Smart Tax Reduction Strategies for Business Owners
Are you tired of expensive tax bills each tax season? Your business may lack a comprehensive tax plan. A tax plan is a proactive tax strategy designed to minimize your tax liability (the amount you owe in taxes). Your bookkeeper or CPA typically works with you during tax season (January to April) to ensure you are tax compliant (filing the tax forms, tax returns, and remitting payments). Tax compliance and a tax plan are not parallel. You want to maximize BOTH. When should you prepare your tax plan? Waiting to meet with your CPA in January is too late to create an effective and efficient tax plan. As a Small Business CFO, my goal is to help you prepare for your next tax filing, challenge a current notice, or prepare to meet with your tax accountant ahead of time. You want to meet with your tax accountant quarterly to ensure you understand:
- Your tax status.
- Your legal entity.
- Tax obligations (Federal, State, City, Municipal, Multi-state [ecommerce], etc.).
- How to maximize available tax deductions (reduces your taxable income).
- Advantageous tax credits that reduce your tax liability.
Here is a great checklist to help you prepare for your next tax filing.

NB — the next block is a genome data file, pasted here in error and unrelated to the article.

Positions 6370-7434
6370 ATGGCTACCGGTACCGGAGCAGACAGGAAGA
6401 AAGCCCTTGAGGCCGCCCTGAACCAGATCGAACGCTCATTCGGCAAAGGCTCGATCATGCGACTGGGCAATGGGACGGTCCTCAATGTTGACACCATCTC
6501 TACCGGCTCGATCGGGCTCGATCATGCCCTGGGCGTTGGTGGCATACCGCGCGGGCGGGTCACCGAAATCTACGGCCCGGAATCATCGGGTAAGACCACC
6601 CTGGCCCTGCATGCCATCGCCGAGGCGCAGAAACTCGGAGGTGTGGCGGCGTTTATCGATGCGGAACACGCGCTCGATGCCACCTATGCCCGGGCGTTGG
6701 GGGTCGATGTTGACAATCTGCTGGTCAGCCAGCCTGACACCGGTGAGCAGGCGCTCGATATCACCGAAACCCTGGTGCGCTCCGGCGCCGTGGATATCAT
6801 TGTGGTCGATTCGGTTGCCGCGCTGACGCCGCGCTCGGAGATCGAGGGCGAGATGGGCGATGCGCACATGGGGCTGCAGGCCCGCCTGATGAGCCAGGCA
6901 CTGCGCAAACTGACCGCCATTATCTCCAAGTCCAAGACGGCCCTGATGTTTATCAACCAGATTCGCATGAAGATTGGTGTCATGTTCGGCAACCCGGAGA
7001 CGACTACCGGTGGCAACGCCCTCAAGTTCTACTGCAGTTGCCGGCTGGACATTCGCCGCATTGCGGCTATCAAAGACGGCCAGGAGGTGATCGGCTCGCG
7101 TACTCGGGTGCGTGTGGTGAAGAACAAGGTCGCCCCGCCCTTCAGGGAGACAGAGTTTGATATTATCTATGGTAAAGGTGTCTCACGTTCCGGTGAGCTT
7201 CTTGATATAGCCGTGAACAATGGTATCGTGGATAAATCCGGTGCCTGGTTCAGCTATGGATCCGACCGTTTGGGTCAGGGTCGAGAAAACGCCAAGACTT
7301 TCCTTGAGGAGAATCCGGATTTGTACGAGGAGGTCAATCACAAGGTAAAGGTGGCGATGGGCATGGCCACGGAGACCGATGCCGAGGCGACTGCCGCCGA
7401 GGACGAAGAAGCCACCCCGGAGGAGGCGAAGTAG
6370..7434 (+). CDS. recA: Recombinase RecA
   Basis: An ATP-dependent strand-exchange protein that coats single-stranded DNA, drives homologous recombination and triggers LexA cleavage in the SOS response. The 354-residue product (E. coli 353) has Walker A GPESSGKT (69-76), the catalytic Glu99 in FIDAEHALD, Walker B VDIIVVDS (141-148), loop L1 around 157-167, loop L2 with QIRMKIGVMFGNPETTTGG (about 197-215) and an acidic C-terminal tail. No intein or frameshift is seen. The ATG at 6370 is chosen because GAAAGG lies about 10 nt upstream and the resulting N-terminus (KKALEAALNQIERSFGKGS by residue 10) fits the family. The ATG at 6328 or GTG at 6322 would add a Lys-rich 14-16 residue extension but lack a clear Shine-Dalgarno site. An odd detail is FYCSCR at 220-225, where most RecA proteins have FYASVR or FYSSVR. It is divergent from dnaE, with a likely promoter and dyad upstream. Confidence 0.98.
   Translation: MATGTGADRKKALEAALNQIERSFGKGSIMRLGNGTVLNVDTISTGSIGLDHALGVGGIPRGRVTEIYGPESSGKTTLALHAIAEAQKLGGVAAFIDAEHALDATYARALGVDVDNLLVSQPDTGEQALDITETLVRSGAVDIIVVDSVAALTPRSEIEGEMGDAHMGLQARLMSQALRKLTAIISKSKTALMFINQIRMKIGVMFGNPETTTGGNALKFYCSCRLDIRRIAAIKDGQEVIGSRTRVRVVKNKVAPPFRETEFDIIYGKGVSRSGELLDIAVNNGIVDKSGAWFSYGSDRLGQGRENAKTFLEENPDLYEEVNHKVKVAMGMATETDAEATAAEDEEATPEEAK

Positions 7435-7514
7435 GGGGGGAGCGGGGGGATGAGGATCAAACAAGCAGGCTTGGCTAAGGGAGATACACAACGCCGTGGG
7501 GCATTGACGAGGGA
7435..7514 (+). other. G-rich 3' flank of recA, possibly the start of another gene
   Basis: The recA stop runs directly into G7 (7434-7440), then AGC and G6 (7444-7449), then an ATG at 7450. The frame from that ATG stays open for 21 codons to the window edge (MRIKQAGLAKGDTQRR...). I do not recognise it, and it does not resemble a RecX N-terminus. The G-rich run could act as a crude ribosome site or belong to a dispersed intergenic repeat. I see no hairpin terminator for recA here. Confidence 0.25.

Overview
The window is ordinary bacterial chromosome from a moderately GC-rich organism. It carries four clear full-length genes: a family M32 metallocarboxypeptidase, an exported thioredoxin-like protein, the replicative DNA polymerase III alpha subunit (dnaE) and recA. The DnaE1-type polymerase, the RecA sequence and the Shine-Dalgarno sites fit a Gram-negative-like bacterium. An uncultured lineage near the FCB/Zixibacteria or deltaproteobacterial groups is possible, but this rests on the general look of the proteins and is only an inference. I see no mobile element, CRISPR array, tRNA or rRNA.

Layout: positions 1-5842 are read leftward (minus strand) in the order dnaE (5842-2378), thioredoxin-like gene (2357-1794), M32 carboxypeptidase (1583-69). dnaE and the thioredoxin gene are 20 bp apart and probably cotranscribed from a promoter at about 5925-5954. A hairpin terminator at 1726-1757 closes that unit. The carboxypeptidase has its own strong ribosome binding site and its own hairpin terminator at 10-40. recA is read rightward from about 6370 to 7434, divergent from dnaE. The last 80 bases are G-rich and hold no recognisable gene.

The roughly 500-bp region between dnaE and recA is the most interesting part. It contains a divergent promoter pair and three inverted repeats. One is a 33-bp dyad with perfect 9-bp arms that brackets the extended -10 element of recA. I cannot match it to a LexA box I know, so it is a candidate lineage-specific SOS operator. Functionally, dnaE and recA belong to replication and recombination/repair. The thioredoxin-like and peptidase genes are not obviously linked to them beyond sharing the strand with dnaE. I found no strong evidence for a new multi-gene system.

1. Business Entity
Understand your business entity. Filing under the incorrect status could cost you thousands in unnecessary taxes. Locate your IRS SS4 form. The IRS issues this form (free of charge) and lists your legal entity and your tax filing forms.
2. Bank Account
Open a separate business bank account. Your business is a separate legal entity from you and should operate as such. If you have multiple businesses, each should have its own set of business bank accounts, and it is essential to reconcile them each month.
3. Organize Documents
Locate and organize your receipts. Monitoring your finances monthly saves you over $10,000 annually on taxes. Waiting until tax time, an economic pandemic, or when you need funding is way too late. Utilize accounting software.
4. Employ Dependents
Employ a family member in your business. Under the Tax Cuts and Jobs Act (TCJA), you won’t have to pay or withhold taxes up to $12,000 of their income. This strategy is only available for certain legal entities.
5. Contribution Plans
Meet with your financial advisor. Check your available retirement or contribution options. These accounts not only help you plan for retirement and legacy planning but helps reduce, eliminate, or defer your taxes.
Ready to Chat With an Expert?
We are ready to help you prepare for tax season ahead of time. Are you ready to get a head start on your tax planning?
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Remember, every dollar counts.
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